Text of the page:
Many of the incredible families that we’ve read about in this beginning stage of researching this trip are traveling and schooling their children on the road but were already home-schooling their children before their journey started. The travel is, for many, as much a product of home-schooling, as the home-schooling is a product of the travel. But for us, home-schooling would be brand new, unchartered territory.
Can we really home school our children?
Can I – can we – really home school or world school our children is in fact more a question of should we?
They will be 9 and almost 7 when we leave so we’re not fazed by the complexity of the curriculum or the kind of material we’d be looking to cover but…well, I struggle to get my oldest child to read to me each evening, let alone to complete homework of any kind. My son currently does some extra home work on Nessy (a brilliant programme, more on that later) but, despite his teachers claiming that the children can’t get enough of it because it’s a computer game – it’s rapidly become a nightly battle. Friends who are teachers nod sorrowfully when talking of the challenge of teaching their own children anything.
So how can we – how will we – not only adjust to spending time with our children 24/7, because let’s face it that in itself will be an adjustment – but also successfully home school or world school our children for 12 months and return them to the system relatively unscathed? (Perhaps we won’t return to the system, but – small steps right now and dealing with current realities). Should we aim for a rough routine or timetable? Do we take workbooks with us or find online programmes? Or programs!? Can we get kindle-based books with pictures, rather than lug a tonne of ever changing reading books? What are the best materials to use? Should we join facebook world schooling groups? Is it really true that with one-to-one focus you can cover an entire term’s worth of in-school learning, in just a few hours a week? Should we mirror the curriculum of the year they will be missing, in terms of subjects – geography, history, science, or just in terms of the fundamentals – reading, writing, maths?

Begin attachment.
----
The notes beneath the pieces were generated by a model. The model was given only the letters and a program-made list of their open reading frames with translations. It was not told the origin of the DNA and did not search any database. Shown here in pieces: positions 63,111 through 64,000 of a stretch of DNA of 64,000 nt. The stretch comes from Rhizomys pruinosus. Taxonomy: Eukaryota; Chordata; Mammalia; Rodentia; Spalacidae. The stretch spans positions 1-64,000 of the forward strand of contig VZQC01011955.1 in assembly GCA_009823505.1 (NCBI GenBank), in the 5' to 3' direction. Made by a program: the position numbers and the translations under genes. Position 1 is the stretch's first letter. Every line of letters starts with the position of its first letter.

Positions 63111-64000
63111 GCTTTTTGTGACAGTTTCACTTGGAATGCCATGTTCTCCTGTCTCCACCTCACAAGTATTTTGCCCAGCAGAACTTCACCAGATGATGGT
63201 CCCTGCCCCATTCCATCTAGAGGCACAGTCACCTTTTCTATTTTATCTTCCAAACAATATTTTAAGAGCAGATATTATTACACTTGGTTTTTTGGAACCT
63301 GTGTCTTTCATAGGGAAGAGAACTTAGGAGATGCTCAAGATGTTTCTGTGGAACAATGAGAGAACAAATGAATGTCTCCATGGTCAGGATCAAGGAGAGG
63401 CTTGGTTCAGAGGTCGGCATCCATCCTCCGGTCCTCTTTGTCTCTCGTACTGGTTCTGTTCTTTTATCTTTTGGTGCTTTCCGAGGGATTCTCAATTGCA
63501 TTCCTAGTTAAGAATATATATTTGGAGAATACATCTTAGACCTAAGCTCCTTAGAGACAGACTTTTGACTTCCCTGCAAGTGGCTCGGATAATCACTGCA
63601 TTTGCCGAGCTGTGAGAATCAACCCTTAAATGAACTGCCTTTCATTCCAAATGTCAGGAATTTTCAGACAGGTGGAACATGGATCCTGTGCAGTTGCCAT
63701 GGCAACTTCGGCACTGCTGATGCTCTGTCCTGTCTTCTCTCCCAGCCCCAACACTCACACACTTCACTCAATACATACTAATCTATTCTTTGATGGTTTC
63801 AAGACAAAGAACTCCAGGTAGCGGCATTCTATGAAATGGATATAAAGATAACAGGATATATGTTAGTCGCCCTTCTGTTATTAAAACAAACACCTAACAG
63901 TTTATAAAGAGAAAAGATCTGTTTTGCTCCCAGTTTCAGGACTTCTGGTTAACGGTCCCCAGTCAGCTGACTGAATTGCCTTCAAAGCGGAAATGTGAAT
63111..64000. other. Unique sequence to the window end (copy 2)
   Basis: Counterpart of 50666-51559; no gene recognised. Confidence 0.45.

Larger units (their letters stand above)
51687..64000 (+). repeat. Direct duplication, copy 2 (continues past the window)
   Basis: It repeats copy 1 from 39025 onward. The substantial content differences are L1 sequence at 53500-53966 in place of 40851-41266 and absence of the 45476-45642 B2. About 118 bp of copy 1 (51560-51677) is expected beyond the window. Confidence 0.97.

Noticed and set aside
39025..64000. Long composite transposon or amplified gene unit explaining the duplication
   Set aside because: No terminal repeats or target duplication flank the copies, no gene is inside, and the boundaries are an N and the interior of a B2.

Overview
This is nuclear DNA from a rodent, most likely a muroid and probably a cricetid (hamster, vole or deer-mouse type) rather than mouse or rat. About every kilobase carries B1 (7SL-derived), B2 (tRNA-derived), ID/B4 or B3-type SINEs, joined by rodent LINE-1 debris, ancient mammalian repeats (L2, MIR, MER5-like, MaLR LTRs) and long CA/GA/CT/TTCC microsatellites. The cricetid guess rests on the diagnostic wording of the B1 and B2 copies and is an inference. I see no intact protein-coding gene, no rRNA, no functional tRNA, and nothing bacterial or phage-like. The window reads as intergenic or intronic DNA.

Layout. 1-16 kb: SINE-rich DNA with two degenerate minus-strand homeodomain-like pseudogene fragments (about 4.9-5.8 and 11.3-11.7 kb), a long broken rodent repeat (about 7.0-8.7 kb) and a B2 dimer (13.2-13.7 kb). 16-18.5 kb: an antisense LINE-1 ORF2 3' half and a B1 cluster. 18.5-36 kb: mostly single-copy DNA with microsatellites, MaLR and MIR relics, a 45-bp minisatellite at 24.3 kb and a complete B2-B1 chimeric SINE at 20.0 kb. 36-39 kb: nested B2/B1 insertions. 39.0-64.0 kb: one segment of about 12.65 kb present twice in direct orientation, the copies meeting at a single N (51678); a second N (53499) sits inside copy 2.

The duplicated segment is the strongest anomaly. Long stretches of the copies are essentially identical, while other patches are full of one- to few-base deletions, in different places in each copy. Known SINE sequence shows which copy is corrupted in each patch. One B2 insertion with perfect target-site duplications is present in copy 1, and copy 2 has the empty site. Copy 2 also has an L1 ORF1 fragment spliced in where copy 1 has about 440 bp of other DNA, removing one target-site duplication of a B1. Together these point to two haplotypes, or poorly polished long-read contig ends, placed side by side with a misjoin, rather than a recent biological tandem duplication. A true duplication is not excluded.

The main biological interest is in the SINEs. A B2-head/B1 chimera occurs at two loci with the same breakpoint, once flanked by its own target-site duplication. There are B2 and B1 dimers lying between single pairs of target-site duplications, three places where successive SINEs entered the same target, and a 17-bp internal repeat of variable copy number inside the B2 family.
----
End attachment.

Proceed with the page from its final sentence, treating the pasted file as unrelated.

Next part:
Over the coming weeks, I’ll be digging in to each of these issues and questions and sharing my findings with you here. If you’d like to join us on this journey of discovery, sign up here for a monthly update and links to all the resources, tips and strategies we devise!